Starring: Documentary film.
Director: Michael Apted
THE entire premise of the “7 Up” documentary series has been an alleged quote from St Ignatius Loyola, “give me a boy until he is seven, and I will give you the man”.
The problem with this premise is that an exhaustive study of St Ignatius’ vast writings reveals he never wrote it. Much more importantly, as this fascinating film series develops, the principle is found to be increasingly untrue.
Shot over 42 years now, 49 Up looks at how life is developing for 12 of the original 14 children whose parents or guardians agreed for them to be part of the first film in 1964.
The two who have opted out did so many years ago. One is not mentioned at all now, the other’s preference not to be part of it continues to be noted.
The stories of the remaining 12 people make for moving and fascinating cinema. We meet Neil, who is managing his mental illness in the most courageous of ways.
Tony, who wanted be a jockey, is now a grandfather.
Suzy, who wanted a nanny to raise her children, is a shy but happy mother.
Symon who lived in a Barnardo home as a child is a father of six, and looking to be a foster father as well. Symon’s boyhood friend Paul, who emigrated to Australia, has been through a dark night of the soul, but has emerged to a more peaceful place.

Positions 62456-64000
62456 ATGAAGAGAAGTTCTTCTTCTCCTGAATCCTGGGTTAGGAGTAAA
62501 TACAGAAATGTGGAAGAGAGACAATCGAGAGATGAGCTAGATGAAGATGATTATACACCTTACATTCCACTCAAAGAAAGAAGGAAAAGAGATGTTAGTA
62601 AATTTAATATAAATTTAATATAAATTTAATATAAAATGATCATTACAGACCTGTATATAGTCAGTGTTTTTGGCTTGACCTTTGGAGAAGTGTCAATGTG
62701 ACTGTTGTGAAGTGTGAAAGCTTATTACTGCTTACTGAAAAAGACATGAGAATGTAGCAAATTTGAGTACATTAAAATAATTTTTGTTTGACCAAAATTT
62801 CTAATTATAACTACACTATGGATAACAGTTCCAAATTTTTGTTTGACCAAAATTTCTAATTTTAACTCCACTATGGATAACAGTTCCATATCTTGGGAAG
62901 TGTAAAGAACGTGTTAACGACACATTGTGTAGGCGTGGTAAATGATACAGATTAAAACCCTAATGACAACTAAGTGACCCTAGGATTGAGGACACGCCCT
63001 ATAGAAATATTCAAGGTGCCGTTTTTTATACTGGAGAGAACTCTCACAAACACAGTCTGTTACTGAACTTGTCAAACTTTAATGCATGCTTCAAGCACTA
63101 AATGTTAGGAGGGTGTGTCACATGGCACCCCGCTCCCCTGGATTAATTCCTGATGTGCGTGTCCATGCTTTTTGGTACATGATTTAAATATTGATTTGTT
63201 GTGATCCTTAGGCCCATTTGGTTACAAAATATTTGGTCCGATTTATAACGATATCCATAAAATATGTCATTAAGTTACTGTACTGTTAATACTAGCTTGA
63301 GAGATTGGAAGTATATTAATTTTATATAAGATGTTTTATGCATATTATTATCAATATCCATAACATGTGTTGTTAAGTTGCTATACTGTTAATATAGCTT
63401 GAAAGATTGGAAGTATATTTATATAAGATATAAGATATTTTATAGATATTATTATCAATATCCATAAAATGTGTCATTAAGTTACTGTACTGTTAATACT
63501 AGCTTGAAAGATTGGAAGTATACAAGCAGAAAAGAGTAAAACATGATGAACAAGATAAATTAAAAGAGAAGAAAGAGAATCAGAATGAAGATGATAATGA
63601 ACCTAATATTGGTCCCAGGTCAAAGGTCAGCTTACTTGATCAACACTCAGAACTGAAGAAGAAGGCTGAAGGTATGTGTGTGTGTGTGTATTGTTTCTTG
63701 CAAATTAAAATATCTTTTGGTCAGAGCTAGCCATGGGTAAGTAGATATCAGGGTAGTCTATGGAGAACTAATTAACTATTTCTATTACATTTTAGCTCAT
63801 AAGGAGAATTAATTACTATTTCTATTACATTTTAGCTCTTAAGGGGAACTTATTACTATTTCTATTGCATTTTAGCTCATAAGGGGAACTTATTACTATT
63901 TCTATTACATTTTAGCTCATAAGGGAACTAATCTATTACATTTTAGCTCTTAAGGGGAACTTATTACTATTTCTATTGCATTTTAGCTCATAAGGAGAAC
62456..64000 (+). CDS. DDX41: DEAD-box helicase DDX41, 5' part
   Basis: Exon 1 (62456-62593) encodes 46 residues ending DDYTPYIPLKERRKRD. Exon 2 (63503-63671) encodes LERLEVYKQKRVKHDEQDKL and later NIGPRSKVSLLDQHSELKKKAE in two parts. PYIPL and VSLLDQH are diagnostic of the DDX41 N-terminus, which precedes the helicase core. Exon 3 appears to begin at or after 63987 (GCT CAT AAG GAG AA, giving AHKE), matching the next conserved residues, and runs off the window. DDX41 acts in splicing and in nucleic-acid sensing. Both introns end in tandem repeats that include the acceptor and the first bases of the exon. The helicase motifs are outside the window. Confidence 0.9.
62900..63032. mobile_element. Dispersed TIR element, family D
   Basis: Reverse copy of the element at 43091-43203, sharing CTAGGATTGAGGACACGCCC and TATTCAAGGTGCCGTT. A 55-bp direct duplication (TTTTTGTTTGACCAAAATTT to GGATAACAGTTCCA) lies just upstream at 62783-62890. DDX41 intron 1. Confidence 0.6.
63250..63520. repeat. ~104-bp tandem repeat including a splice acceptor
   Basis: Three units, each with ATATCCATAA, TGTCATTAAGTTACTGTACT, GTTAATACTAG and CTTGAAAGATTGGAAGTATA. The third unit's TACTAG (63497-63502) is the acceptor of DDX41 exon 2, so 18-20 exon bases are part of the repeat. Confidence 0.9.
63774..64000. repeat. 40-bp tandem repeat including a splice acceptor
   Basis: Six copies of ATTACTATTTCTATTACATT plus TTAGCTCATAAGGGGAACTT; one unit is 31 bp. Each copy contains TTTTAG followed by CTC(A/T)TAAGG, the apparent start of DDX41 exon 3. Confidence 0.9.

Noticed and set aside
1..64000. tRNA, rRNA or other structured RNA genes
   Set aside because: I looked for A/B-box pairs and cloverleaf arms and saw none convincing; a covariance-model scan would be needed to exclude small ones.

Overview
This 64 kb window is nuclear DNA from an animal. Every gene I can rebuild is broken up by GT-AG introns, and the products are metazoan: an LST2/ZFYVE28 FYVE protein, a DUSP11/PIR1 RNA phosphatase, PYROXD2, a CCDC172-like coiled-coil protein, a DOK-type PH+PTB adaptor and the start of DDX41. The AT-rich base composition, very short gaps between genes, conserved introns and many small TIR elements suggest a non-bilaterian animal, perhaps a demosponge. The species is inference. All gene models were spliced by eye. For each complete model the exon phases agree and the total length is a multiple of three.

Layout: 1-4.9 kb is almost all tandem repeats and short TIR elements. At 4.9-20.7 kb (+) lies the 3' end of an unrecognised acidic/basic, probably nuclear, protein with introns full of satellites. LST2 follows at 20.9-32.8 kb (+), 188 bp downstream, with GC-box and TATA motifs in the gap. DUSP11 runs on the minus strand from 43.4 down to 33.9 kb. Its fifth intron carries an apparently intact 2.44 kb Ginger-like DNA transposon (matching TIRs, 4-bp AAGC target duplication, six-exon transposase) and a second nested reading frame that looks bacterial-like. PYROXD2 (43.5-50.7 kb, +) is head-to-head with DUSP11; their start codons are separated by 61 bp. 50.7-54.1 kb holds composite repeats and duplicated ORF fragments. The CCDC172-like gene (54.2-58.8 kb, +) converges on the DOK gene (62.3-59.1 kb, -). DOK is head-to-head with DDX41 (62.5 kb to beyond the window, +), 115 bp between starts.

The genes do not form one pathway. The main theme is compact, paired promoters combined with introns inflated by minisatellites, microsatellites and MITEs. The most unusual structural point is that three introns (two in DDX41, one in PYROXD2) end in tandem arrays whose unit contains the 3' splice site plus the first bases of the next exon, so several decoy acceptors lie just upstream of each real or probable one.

Nick, the lad from the Yorkshire dales, now a professor of nuclear physics in the US, has had to rethink his future. Andrew who, at seven, liked reading The Times, still does. John who liked reading The Observer and The Times rightly continues to use the series to promote his humanitarian foundation in Bulgaria.
Bruce, who was the most earnest of boys, is a relaxed parent of small children.
And the last seven years have presented significant challenges for the original Eastend trio of Jackie, Lynn and Susan.
The biggest difference between 42 Up and 49 Up is how much more assertive these adults are about the intrusions this film series has made into their lives, and of director Michael Apted’s intentions in the portraits of them he has drawn.
It is to his great credit that he left some of these tense exchanges in the final cut of the film.
It does not matter if you have not seen any of the previous films. Apted gives very good summaries of the previous highlights in each story.
49 Up may fail to prove that by seven years of age one’s whole life is programmed. But what it does provide is a vivid scrapbook, as Nick calls it, of how resilient humanity can be.